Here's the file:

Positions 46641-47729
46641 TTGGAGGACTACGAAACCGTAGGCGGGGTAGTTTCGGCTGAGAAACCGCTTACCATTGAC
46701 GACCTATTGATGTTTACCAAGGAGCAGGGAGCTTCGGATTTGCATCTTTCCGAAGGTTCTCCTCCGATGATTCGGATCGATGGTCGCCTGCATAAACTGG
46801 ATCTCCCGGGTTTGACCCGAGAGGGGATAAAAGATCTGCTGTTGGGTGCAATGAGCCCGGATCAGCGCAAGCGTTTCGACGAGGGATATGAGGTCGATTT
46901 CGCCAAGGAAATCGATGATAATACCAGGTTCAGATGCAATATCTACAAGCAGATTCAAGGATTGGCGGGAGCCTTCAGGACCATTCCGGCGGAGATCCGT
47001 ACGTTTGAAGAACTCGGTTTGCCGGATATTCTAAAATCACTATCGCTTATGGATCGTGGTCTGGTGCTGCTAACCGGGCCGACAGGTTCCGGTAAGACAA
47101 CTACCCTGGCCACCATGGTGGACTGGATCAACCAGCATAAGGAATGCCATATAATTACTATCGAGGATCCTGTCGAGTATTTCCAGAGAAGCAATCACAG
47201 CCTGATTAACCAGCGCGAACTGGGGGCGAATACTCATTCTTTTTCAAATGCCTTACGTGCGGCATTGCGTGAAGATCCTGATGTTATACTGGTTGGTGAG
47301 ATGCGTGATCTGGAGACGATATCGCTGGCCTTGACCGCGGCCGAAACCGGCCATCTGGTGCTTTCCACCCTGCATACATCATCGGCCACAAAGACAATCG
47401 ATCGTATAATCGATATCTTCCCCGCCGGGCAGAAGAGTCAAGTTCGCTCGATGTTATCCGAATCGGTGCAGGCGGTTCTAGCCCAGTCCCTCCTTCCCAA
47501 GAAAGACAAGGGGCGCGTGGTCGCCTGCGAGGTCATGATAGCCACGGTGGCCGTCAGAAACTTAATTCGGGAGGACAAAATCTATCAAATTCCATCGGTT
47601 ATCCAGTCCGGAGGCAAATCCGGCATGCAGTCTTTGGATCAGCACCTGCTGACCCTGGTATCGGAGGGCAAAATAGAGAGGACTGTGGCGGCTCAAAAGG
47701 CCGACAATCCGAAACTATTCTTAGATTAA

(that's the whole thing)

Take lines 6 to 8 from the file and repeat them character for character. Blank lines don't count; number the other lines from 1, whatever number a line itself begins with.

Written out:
47001 ACGTTTGAAGAACTCGGTTTGCCGGATATTCTAAAATCACTATCGCTTATGGATCGTGGTCTGGTGCTGCTAACCGGGCCGACAGGTTCCGGTAAGACAA
47101 CTACCCTGGCCACCATGGTGGACTGGATCAACCAGCATAAGGAATGCCATATAATTACTATCGAGGATCCTGTCGAGTATTTCCAGAGAAGCAATCACAG
47201 CCTGATTAACCAGCGCGAACTGGGGGCGAATACTCATTCTTTTTCAAATGCCTTACGTGCGGCATTGCGTGAAGATCCTGATGTTATACTGGTTGGTGAG